I am bone-weary and hugely relieved at the outcome of the 2012 election. Some keep asking how a Republican Party so devoid of ideas could mount such a strong Presidential challenge and maintain control of the House. Beyond the simple answer; “It’s the economy, stupid”, something deeper is at work. The deeper issues warrant serious thought and immediate action.
My son, Max, is a brilliant out-of the box thinker who has always marched to his own beat. He is 29 and thoroughly disillusioned with our political system. Despite my service as a Democratic United States Congressman, or perhaps because of it, he sees no difference between the two major parties. On election day, he cast a reluctant vote for Barack Obama.
My Sister-in-law, Trisha is a conservative home-maker who lives in Virginia. She leans strongly Republican, grieves over what she perceives as her loss of any real voice in our political system. I have no doubt that she cast her vote for Mitt Romney.
I am a determined Democrat. I first ran for office in 2004 to try to change the direction of the country which I saw as controlled by ideologues, embroiled in an unnecessary war and headed for damaging deficits generated by fiscally irresponsible tax and economic policies. Having served as a member of the House I developed new respect for the institutions of our democracy. And, from my own experience, I think I have a good idea of why both Max and Trisha are disillusioned.
Our democracy is challenged by the pervasive influence of power brokers and corporate kingdoms which both overtly and covertly seem to hold policy-makers in their thrall. Whether through outsized campaign contributions and spending or playing the inside game in Washington; their influence is undeniable. A central challenge of any political institution, and especially for my beloved Democratic former colleagues, is to accept the challenge of change wholeheartedly. Real change takes commitment and persistence. It takes brutal honesty and probably some discomfort. I hope that leaders in both the House and the Senate are up to the task.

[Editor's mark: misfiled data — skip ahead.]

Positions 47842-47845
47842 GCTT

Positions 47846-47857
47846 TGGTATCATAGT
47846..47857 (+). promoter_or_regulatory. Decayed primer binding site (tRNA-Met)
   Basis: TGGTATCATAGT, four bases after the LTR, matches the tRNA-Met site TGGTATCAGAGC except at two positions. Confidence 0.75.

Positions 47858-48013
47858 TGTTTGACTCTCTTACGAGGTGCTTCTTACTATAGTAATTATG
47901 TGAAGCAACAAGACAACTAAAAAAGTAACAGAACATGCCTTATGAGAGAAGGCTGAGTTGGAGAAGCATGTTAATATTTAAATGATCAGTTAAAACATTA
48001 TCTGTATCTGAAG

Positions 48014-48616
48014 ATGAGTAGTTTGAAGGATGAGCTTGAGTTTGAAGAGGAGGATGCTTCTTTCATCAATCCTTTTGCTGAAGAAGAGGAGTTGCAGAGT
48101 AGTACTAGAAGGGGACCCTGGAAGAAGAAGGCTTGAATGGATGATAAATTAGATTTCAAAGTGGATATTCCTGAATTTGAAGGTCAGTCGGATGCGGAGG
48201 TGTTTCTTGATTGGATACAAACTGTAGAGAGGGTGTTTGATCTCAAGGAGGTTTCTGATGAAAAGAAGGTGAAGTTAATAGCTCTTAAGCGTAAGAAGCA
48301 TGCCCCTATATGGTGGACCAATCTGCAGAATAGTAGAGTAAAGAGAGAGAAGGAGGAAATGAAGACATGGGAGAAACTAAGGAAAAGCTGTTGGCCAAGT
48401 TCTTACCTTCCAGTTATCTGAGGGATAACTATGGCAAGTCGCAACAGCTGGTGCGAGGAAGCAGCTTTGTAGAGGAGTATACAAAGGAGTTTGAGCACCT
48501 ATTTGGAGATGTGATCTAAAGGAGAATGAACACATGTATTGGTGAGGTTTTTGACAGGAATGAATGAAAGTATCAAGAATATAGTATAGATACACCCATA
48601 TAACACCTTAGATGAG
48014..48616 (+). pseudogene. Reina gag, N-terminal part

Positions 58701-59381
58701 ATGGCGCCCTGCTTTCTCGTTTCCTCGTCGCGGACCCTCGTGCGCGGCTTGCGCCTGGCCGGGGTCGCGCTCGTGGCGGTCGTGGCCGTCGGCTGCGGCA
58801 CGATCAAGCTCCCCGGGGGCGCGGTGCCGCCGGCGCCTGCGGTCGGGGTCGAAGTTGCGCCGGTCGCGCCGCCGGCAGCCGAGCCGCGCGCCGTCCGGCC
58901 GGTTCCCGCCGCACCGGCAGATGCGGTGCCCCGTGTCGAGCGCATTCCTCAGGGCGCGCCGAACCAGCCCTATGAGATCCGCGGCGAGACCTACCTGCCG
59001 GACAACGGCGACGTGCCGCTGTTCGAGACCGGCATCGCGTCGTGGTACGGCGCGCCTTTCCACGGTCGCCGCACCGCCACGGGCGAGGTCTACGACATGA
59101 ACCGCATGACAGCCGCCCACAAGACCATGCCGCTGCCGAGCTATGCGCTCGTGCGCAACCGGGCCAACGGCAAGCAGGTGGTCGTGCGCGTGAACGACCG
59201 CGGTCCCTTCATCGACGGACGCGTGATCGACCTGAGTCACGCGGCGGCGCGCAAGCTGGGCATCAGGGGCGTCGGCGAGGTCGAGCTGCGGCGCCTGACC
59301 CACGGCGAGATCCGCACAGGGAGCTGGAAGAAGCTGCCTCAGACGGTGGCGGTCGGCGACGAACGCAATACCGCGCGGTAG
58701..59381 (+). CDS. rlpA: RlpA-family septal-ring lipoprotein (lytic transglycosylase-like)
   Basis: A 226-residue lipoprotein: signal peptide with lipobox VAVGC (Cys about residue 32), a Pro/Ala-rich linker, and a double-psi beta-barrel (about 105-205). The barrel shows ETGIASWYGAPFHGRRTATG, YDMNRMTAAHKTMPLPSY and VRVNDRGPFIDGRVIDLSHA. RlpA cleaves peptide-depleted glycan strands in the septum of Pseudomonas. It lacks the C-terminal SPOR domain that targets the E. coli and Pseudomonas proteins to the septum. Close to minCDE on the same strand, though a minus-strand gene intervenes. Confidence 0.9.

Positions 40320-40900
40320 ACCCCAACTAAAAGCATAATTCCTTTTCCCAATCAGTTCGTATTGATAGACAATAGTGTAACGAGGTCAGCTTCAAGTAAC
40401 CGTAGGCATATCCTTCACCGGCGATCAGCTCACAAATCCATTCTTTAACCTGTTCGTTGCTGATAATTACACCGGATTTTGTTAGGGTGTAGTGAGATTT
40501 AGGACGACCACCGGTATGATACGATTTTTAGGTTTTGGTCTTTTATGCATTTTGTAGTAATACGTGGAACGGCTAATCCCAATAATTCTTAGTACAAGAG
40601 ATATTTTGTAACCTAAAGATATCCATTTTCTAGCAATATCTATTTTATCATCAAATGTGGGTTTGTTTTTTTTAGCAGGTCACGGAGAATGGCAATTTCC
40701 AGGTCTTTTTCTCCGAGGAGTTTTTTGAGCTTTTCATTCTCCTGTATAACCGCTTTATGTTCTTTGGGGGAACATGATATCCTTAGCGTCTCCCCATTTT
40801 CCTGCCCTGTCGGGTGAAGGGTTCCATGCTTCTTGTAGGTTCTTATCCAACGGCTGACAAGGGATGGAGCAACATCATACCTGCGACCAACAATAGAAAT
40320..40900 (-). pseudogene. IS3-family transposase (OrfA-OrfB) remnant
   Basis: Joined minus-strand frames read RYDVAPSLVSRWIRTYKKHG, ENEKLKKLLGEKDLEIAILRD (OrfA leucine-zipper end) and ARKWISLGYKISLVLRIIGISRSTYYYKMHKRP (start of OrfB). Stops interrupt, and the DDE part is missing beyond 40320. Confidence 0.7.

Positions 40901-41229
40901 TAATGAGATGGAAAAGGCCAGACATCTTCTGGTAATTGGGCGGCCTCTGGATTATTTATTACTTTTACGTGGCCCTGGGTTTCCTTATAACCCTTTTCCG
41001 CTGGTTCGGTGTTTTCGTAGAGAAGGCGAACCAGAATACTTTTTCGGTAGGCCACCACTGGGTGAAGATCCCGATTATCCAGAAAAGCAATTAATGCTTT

For example, in the Senate, filibuster rules must be changed. In the House, the antiquated seniority system is an impediment to progress. Looking outside the institutions, promoting change in our campaign finance system and, taking aim at influence peddling are fundamental to the future electoral success of the Democratic Party and the country.
The President’s narrow popular vote margin should give Democrats real pause. We re-elected a President but could not achieve a mandate for a unified Government. The President is personally popular. I’m not at all sure that Democrats generally can bask in the same glow. Democrats see the differences between the parties clearly. But, at least half of the America which votes either don’t get what we’re about or believe the brand the Republicans have foisted upon us: we’re the party of high taxes and hand-outs.
The antidote is fundamental re-examination and refocusing. We must adopt, pursue communicate and message a progressive agenda for economic growth as the focus of our Party: Education, Innovation and Infrastructure. With a consistent focus and the right messaging we can create a more solid foundation for electoral success over the long haul. Without refocusing and “rebranding”, we will continue to struggle to convince Americans that we can be trusted to govern a dynamic and diverse country in a new century.
The Economic Innovation Action Fund works to focus and rebrand current Democratic issues into clear and potent message about a core economic agenda for growth and innovation consistent with progressive values. Join us as www.economicinnovationinstitute.org.